#25: Ellon

As I got closer to the end of this challenge, the permutations I could arrange the runs in grew less and less, until a few weeks ago the remaining runs could really only be done in one order. This was due to a few commitments we have, and my wanting to run the Edinburgh runs last, with my home run at Portobello the final finale. The fallout from this was that July was always going to be quite a tough month. Last week’s adventure to #24: Montrose was a sort of warm up with a follow up trek to Ellon for this weekend, then next weekend I’ll complete the northern set when I run Aberdeen.

One of the reasons for choosing Ellon this weekend was that wifey and I could drive up, then come back via a visit to the in-laws at their annual holiday lodge. Sadly at the last minute we found that wifey had to work on Sunday so this wasn’t to be, but this does come with the silver lining that as I write this I’m back at home and tonight I’ll be in my own bed again.  One of the other bonuses of driving is the odd conversations you have on the way. Here’s a selection of some of my favourites from this time around:

  • If you tried to be a human hair dryer, i.e. attempt to blow on someone’s hair to dry it, how long would that take? Would it even be possible, given the moisture in human breath?
  • What on earth is going on with car names at the moment? We saw a Ford ‘Kuga’, Renault have a ‘Kadjar’ – it’s as if they’re throwing letters together at random until they form some sort of guttural two syllable thing that sounds vaguely plausible at a marketing meeting.
  • If cars were to drive in close formation like the peloton in cycling, how much energy / petrol would that save? Would it offset the huge growth in car accidents that would no doubt follow? We reasoned this one would have to wait until driverless cars.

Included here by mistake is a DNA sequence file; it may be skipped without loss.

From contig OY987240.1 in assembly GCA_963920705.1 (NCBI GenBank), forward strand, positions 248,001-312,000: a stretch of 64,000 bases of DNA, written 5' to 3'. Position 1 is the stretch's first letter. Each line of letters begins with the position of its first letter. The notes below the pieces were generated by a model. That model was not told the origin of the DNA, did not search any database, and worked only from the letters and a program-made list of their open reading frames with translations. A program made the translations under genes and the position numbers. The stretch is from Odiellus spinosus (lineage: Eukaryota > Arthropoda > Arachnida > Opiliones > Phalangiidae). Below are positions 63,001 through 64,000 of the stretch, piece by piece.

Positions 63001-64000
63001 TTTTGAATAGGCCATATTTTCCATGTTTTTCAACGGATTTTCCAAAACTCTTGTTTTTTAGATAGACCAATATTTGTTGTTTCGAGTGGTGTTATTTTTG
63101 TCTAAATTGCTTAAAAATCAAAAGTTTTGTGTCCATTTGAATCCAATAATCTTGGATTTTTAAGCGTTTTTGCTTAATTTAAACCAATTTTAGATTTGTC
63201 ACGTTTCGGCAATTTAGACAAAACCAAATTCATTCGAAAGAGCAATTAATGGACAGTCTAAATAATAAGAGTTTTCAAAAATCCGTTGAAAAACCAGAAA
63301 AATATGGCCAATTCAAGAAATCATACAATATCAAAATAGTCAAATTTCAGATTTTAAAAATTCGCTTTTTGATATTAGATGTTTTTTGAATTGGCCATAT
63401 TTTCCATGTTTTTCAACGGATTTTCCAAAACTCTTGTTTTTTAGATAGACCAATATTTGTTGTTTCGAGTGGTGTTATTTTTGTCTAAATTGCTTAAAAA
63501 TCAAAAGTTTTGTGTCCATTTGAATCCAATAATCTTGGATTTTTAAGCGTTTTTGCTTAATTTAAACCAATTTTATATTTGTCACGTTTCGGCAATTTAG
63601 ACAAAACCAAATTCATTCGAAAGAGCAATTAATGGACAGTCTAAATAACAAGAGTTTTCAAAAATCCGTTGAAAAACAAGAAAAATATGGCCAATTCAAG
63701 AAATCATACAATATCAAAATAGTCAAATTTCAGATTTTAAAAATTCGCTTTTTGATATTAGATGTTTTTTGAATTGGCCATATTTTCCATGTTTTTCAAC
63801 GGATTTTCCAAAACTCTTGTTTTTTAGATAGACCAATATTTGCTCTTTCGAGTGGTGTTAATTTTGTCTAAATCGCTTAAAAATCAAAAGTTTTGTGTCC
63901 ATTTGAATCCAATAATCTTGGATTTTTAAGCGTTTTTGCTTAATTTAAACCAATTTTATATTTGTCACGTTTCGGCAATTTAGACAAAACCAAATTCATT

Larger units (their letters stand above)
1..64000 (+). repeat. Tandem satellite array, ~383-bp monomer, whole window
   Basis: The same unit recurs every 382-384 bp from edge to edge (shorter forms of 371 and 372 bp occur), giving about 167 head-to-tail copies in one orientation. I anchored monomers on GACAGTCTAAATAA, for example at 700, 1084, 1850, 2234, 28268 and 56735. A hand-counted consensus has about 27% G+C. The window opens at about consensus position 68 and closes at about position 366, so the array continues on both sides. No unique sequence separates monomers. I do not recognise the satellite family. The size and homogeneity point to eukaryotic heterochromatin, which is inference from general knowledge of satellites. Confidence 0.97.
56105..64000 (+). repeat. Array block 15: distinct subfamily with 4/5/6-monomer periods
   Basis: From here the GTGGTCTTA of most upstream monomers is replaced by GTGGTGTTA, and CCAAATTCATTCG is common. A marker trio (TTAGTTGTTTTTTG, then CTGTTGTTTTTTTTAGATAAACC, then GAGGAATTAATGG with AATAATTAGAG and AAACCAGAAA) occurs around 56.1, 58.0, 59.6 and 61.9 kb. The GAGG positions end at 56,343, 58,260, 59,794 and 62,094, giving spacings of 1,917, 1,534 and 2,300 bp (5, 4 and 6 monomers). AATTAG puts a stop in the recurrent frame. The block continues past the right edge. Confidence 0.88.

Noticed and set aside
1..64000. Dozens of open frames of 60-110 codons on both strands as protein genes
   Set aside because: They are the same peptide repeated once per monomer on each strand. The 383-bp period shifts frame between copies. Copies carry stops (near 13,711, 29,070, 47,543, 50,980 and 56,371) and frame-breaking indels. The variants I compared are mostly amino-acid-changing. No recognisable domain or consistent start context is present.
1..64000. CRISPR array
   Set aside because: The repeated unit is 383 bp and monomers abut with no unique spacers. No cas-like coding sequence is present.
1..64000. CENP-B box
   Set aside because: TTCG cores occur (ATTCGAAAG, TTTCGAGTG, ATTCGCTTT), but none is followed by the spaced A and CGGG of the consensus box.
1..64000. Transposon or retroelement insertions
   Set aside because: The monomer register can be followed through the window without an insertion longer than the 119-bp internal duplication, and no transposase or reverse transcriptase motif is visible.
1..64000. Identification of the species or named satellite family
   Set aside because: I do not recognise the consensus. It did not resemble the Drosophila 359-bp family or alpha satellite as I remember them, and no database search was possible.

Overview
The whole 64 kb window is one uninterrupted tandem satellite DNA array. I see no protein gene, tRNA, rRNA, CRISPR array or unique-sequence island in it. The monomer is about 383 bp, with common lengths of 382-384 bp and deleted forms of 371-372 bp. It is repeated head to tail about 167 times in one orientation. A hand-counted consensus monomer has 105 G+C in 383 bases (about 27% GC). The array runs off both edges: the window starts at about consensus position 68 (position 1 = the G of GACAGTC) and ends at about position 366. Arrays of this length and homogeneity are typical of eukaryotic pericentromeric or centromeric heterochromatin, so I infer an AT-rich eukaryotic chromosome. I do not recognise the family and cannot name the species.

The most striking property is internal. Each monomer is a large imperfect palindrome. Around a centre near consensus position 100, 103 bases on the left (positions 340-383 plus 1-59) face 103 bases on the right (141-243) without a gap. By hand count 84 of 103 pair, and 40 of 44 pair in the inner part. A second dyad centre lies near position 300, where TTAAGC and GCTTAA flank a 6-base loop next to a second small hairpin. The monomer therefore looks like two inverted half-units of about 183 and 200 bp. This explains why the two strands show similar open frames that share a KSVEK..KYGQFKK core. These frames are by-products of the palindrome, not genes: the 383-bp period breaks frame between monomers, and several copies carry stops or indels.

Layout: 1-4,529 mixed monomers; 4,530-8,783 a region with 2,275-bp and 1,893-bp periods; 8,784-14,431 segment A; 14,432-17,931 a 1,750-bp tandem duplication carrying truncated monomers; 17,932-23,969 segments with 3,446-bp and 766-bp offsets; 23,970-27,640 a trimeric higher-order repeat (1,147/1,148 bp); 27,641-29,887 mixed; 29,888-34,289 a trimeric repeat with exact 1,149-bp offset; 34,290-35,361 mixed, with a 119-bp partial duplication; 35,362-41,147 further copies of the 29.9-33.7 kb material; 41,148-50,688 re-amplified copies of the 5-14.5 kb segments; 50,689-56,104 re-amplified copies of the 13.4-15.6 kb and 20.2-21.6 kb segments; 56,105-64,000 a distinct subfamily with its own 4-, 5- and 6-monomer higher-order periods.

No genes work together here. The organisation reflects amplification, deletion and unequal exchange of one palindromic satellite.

• We had a great deal of amusement watching the growing tail attaching itself to the British Transport Police van as drivers flew past us, then on seeing the BTP van reasoned that actually 65mph was plenty and dropped in behind. I reckon if I were driving that van, I’d slow down and down to see how slow I had to go before people dared to overtake.

Arriving into Aberdeen, the evening was lovely, and Annie Mac was the best of the radio choices after Kingdom FM could go no further with us up the road. We’d made good time, and found the hotel without any issues. We decided to have a quick nightcap in the bar, which, given the two different radio stations being played from speakers on either side of us, wasn’t really as relaxing as we might have hoped. Sadly things weren’t any better in the room since our neighbours seemed to be under the impression that their room had been fully soundproofed. How is it best to handle this situation? Hammering on the wall risks making the situation worse and provokes conflict. Going and asking the offenders to shut up just bypasses the risk and goes directly to conflict. Waiting and hoping for the best that they will see sense can sometimes work, but is not exactly a solution. We eventually plumped for the ‘ring reception and let them deal with it, then hope that our neighbours didn’t figure out who dobbed them in’ tactic. This was thankfully incredibly effective, and once I’d finally relaxed I drifted off and got a pretty good sleep.